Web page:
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According to Florida law, a business establishment has a duty to maintain its premises in a reasonably safe condition, and to warn of any concealed perils:

A landowner owes an invitee a duty to: (1) “use ordinary care in keeping the premises in a reasonably safe condition,” and (2) “give timely warning of latent or concealed perils which are known or should be known by the owner or occupier.” Krol v. City of Orlando, 778 So. 2d 490, 492 (Fla. 5th DCA 2001). To establish a lack of negligence, the landowner must demonstrate that there is no duty owed to the invitee or that it did not breach a duty which is owed. See Smith v. Grove Apartments, LLC, 976 So. 2d 582, 586 (Fla. 3d DCA 2007).
In the summary judgment motion, Appellee’s defense rested primarily on the open and obvious danger doctrine. However, this doctrine does not completely discharge the property owner’s duty to maintain the premises in a reasonably safe condition. See Trainor v. PNC Bank, N.A., 211 So. 3d 366, 368 (Fla. 5th DCA 2017). Furthermore, when an injured party alleges a breach of the duty to maintain the premises in a reasonably safe condition, factual issues frequently exist “as to whether the condition was dangerous and whether the owner or possessor should have anticipated that the dangerous condition would cause injury despite the fact it was open and obvious.” Aaron v. Palatka Mall, L.L.C., 908 So. 2d 574, 578 (Fla. 5th DCA 2005); see also Burton v. MDC PGA Plaza Corp., 78 So. 3d 732 (Fla. 4th DCA 2012).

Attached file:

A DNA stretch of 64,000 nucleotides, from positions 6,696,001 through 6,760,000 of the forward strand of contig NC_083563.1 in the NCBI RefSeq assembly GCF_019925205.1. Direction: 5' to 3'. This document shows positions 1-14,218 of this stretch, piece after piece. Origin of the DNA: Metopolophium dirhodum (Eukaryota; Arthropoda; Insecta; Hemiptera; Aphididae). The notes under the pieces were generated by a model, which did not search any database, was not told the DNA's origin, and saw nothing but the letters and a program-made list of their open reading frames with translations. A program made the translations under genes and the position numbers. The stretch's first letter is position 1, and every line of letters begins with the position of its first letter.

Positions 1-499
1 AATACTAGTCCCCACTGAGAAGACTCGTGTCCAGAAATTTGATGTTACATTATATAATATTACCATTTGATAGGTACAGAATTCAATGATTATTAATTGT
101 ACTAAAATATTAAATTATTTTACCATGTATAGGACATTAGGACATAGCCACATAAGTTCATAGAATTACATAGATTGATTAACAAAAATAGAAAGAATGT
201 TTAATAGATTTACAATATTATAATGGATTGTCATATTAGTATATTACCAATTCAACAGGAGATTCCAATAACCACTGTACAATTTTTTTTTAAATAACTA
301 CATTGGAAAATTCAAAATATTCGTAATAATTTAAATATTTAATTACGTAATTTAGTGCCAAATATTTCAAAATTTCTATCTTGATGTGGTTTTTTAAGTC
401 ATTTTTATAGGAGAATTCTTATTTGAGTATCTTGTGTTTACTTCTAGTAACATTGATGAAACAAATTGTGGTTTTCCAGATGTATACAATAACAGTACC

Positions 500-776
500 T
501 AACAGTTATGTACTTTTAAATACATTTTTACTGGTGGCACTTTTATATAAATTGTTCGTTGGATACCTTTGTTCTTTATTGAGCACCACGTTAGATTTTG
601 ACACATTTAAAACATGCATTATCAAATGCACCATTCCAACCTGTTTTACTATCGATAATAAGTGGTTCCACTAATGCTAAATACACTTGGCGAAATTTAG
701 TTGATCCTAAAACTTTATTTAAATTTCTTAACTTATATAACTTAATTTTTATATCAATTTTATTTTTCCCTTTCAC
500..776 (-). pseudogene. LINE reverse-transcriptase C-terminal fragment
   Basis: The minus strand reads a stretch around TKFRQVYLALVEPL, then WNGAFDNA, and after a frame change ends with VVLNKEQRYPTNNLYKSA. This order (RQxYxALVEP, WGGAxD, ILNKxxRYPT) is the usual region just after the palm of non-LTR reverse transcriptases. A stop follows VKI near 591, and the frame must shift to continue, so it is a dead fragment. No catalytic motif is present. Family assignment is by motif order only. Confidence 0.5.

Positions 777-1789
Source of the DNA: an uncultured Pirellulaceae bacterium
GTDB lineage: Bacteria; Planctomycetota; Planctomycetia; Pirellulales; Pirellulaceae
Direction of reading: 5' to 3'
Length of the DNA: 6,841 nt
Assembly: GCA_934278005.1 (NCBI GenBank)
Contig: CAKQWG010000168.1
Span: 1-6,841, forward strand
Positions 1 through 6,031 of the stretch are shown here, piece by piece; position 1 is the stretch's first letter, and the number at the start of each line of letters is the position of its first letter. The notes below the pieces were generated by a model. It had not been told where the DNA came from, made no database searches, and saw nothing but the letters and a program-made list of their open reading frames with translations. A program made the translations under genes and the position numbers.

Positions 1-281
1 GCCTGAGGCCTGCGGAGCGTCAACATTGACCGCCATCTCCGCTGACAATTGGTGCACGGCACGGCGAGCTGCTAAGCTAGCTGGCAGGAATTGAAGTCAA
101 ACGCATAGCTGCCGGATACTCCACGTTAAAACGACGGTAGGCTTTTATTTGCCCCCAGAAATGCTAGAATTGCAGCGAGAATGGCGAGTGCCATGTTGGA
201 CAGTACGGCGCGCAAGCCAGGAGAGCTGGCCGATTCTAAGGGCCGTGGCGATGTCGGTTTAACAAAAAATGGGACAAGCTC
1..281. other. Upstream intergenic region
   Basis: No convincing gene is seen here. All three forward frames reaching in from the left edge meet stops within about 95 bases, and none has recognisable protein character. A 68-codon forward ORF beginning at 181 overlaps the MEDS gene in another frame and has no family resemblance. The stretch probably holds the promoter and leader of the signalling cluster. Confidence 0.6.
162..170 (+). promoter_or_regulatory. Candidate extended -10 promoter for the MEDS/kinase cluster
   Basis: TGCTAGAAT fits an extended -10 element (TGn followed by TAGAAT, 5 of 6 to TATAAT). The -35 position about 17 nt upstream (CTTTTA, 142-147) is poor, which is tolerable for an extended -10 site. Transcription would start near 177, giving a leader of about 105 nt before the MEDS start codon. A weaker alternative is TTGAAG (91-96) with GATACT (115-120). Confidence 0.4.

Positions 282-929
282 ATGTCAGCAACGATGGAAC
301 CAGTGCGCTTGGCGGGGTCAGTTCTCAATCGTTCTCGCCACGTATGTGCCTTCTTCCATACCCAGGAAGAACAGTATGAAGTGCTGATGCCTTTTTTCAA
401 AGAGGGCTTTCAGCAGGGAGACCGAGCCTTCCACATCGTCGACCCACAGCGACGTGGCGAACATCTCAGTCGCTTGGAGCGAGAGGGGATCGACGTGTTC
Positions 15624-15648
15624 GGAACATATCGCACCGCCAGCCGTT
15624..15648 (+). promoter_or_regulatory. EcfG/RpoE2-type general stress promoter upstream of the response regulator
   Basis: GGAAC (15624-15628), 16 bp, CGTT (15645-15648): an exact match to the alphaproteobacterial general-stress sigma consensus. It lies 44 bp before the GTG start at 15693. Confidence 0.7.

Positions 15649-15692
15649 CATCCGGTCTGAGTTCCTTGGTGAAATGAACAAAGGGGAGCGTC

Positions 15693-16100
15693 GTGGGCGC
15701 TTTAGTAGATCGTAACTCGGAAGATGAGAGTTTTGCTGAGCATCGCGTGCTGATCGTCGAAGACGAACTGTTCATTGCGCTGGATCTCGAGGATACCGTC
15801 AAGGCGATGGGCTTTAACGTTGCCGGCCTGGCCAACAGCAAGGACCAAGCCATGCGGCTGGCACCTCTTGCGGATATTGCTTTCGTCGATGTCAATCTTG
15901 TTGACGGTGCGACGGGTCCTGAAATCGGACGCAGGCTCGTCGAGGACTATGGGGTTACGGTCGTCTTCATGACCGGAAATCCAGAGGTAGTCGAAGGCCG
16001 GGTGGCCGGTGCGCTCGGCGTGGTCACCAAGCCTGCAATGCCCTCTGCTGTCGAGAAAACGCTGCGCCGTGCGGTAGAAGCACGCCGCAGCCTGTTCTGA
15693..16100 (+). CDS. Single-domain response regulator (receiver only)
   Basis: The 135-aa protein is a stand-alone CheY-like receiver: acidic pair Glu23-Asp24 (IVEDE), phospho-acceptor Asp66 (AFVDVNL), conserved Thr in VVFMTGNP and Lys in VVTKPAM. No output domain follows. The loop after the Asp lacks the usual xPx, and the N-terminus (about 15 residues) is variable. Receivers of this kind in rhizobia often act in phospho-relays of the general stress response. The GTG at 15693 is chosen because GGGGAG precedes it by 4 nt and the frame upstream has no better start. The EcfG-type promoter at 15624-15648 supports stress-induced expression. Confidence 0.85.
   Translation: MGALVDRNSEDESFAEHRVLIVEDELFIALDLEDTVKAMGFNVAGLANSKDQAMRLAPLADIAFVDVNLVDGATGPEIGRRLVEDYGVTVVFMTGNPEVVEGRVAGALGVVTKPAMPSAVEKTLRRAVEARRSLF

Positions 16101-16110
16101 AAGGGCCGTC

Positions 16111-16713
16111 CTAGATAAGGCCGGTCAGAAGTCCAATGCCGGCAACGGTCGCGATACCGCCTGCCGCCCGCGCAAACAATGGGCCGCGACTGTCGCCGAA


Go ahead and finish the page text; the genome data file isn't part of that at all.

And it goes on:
See: Parker V. Shelmar Property Owner’s Association, Inc., 274 So. 3d 1219



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